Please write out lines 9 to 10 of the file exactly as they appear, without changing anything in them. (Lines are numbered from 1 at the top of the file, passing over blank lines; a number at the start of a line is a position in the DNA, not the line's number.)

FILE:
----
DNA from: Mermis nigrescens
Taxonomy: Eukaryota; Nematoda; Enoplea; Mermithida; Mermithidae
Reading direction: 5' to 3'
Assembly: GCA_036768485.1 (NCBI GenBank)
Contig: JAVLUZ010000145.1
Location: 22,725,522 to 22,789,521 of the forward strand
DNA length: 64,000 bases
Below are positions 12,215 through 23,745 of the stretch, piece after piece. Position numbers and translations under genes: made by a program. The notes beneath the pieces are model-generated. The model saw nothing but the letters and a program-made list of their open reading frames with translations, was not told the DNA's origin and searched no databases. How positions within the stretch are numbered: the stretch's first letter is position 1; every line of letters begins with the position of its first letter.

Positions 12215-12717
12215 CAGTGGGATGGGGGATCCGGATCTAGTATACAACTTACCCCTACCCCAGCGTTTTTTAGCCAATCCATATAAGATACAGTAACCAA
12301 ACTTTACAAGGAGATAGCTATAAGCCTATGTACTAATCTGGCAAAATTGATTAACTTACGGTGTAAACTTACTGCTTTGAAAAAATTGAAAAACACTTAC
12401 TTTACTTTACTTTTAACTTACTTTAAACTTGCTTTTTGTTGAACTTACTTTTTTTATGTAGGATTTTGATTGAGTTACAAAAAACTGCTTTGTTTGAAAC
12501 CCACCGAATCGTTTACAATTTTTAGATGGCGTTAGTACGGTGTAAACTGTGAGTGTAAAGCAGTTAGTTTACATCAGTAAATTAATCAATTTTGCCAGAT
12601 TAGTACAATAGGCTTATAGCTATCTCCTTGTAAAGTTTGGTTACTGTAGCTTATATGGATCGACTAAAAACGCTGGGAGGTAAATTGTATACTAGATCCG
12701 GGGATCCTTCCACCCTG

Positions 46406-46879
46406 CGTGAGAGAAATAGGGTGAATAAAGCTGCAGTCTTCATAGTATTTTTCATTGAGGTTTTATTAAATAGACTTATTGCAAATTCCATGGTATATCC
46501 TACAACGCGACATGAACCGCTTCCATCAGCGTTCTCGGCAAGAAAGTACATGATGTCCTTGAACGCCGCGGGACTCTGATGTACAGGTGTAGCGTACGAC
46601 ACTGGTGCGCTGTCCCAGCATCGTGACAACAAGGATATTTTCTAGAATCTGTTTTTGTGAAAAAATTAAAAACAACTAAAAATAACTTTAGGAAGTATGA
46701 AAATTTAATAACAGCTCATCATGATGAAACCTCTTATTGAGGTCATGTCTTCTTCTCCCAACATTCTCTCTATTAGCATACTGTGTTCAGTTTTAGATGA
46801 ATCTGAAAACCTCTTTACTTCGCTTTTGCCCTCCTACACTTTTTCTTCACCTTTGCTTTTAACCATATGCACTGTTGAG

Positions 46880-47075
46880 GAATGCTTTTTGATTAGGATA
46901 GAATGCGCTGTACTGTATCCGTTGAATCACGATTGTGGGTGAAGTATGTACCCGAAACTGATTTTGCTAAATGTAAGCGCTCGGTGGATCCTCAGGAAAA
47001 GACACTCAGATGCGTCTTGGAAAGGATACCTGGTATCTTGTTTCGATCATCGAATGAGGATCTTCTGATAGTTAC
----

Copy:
Positions 12215-12717
12215 CAGTGGGATGGGGGATCCGGATCTAGTATACAACTTACCCCTACCCCAGCGTTTTTTAGCCAATCCATATAAGATACAGTAACCAA